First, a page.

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From Sean Owen <>
Subject Re: A question regarding GenericUserBasedRecommender
Date Thu, 12 Aug 2010 19:53:33 GMT
I agree with your reading of what the Herlocker paper is saying. The
paper is focused on producing one estimated rating, not
recommendations. While those tasks are related -- recommendations are
those with the highest estimated ratings -- translating what's in
Herlocker directly to a recommendation algorithm is a significant

Done that way, you start with all items as the set of candidate
recommendations, and for each, construct a neighborhood to estimate a
rating. Even with intelligent caching of user-user similarity -- the
framework does this -- this is orders of magnitude slower. It's
possible, but I don't think it's realistic in practice.

Instead I had always assumed the extension to an actual algorithm was
to let one neighborhood define the set of candidate items.

The issue isn't quite coverage, I think. If a user has no similarity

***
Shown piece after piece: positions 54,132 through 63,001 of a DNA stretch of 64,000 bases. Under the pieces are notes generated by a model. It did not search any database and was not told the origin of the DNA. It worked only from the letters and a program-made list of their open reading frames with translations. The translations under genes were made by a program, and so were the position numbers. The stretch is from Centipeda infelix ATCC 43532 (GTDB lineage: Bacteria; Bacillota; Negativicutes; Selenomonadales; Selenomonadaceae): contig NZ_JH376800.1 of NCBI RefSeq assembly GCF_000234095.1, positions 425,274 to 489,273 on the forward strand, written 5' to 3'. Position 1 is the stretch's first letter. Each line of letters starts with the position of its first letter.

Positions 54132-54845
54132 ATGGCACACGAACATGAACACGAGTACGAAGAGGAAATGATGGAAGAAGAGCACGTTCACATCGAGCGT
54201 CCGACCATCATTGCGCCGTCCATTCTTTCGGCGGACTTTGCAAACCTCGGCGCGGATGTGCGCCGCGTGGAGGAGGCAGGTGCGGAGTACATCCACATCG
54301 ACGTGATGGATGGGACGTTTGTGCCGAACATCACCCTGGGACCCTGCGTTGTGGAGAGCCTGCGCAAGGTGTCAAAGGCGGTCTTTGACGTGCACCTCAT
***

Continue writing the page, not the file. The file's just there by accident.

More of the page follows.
to any user, there can be no neighborhood, under any approach, and no
recommendations. If there is any neighborhood, recommendations can be

The issue here it seems is including some particular item in the
recommendation, which is included in *some* neighborhood but not all

You give a good example where an item that, intuitively, should be
recommended is not a candidate for recommendation. I think there are
equal examples of this idea going wrong. Say that the most similar
users all have a similarity near -1. Under a simple threshold-based
neighborhood approach, no recommendations would be made, although,
there is indeed *some* neighborhood including those dissimilar users
from which recommendations could be made. But those aren't, likely,
good recommendations.

This is why I believe it's not in general a good idea to construct,
for each item, *some* neighborhood that finds that items and predict
from there. I can't say I've tested that claim though.

But what the Herlocker paper suggests, and I agree with, is that using
threshold-based definitions of neighborhoods is a good idea. And then
I think that the practical difference between constructing one
neighborhood and getting candidate items from there, versus
constructing a neighborhood for every item, is probably small. Again,
haven't tested that claim directly.

That's why I think the current implementation is OK, and at least
innocent until proven guilty, and why I also believe that this is the
canonical approach as well.

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